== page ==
Bad Movies Done Right – It Came From Kuchar

Every day Robert Saucedo shines a spotlight on a movie either so bad it’s good or just downright terrible. Today: Best Worst Movie(s).

If there is a list of the patron saints of bad movies, chances are good the Kuchar brothers’ names reside somewhere on that list.

It Came From Kuchar is a 2009 documentary about the filmmaking twins George and Mike Kuchar. Directed by Jennifer Kroot, the film offers an uncompromising look at a pair of directors who definitely march to the beat of their own drum — a drum that, in fact, might actually be a kazoo.

George and Mike Kuchar were born in 1942 New York. Rising to prominence in the world of underground 8mm movies, the Kuchar brothers made a name for themselves with their slightly offbeat and impressively large filmography. George alone has directed over 200 films with Mike not too far off.

Unlike the Coen or Wachowski brothers, though, the Kuchars have only made a handful of films together — instead each developing their own unique style of filmmaking separately; helping the other out occasionally with acting roles.

George, now a teacher at the San Francisco Art Institute, is known for heavily stylized, quickly shot farces. Mike, on the other hand, chooses to explore more abstract films that feature little to no plot.

It Came From Kuchar follows the brothers as they began their career putting together black and white films — recruiting friends and family for the cast. Interviews with the brothers’ former cast members give an in-depth look at the brothers’ sometimes bizarre filmmaking choices — such as giving the actresses some ghastly make-up jobs or distinctly shaped fake eyebrows.

As the pair started to develop notoriety in the art chic world of New York, their films grew more elaborate — never loosing their charming homespun quality, though.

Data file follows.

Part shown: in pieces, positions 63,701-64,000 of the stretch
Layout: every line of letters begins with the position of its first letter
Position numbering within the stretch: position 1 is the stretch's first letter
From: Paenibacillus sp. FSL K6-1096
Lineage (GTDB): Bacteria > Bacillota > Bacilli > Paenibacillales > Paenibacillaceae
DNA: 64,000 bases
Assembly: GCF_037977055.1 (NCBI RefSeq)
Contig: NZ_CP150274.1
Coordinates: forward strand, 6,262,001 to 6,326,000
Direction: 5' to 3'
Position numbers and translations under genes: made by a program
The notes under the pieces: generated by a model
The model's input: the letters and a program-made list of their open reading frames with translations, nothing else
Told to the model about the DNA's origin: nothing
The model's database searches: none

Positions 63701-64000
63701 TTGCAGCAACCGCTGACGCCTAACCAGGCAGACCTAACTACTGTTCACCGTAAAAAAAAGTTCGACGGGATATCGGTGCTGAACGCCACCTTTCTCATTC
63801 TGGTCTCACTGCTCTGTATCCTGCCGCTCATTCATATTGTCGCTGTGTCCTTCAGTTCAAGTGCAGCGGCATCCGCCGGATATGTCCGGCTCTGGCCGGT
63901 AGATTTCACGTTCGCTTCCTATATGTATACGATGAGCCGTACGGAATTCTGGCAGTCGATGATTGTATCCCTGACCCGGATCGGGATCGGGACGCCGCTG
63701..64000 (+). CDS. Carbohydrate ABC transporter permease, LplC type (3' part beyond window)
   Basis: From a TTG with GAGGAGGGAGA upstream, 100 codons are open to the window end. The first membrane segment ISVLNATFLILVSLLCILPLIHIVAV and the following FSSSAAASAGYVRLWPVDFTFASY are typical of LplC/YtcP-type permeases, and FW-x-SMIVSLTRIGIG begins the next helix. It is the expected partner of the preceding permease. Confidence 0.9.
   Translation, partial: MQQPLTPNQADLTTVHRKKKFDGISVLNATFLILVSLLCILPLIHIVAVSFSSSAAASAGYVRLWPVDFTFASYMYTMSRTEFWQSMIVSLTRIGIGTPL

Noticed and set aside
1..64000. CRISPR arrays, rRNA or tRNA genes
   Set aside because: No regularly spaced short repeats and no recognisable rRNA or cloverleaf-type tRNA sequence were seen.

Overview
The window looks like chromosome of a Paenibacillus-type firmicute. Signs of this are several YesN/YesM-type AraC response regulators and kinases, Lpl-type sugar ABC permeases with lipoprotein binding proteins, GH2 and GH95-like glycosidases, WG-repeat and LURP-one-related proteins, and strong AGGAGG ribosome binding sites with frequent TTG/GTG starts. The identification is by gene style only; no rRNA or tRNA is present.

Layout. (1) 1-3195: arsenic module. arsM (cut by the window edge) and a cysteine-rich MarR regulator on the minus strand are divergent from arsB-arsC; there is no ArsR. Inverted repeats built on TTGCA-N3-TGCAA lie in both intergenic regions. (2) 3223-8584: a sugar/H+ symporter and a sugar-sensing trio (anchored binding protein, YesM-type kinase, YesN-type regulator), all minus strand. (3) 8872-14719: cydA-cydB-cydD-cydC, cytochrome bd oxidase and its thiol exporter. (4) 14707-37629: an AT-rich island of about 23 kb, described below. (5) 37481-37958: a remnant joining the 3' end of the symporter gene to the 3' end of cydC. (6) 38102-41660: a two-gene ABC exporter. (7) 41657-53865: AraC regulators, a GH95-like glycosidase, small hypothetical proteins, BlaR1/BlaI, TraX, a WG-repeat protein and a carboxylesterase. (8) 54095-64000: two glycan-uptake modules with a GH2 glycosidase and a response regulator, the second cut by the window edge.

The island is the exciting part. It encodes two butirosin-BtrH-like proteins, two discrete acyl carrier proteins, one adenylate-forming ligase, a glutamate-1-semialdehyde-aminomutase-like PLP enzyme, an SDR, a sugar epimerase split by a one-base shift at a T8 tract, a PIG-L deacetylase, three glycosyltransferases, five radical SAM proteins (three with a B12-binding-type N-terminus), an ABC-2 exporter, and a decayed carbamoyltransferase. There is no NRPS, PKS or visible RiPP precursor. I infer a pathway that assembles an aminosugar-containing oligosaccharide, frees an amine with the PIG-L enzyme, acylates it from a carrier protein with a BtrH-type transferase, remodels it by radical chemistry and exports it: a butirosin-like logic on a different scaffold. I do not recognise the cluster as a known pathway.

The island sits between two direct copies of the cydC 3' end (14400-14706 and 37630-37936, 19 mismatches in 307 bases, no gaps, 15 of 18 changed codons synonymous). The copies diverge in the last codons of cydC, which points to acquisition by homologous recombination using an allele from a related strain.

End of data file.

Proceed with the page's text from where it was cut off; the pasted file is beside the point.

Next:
Interviews in the documentary include filmmakers John Waters, Buck Henry, Atom Egoyan, Wayne Wang and cartoonist Bill Griffith.

The Kuchar brothers’ influence is explored — with proof even being offered that the Dino De Laurentiis produced Barbarella was inspired by an early Mike Kuchar film, Sins of the Fleshapoids.

Kroot’s documentary features scattershot editing that is, in many ways, just as inspired by the Kuchar brothers’ films. Anecdotes jump back and forth — with some abruptly finishing without an ending and others being picked up half way through the story. The editing style fits with the brothers’ filmmaking sensibilities.

Although the Kuchars are now separated by geographical distance, Kroot even manages to show the brothers’ everlasting link with some pretty neat bits where they share an anecdote — finishing each others sentence despite both distance and time.

It Came From Kuchar offers a definitive look at a pair of directors who have existed for the last 50-plus years on the fringe of filmmaking — offering inspiration to generations of future artists.

Besides a collection of clips from the Kuchars’ filmography, It Came From Kuchar offers a fascinating glimpse at George Kuchar at work; he teaches his film students by leading them in a genuine Kuchar production — complete with inflatable spider monsters, cross-dressing evil scientists and enough colored cellophane filters to suffocate a bus full of pre-schoolers.

It Came From Kuchar parallels the brother’s past with a portrait of where they are today — both settled into their productive, if quiet, lives. Moments of loneliness peak out from the lives of two brothers whose social scene has been replaced by the world of YouTube.

In a world where the technology exists that would have offered the Kuchars greater success if they had started out today, the brothers have become lost in the shuffle. Thanks to digital cameras and the Internet, anybody can be a Kuchar. Sadly, few will ever get the opportunity to see the work of the pair who made being a Kuchar fashionable.

Robert Saucedo thinks most movies could use more giant inflatable spider monsters. Follow Robert on Twitter @robsaucedo2500.

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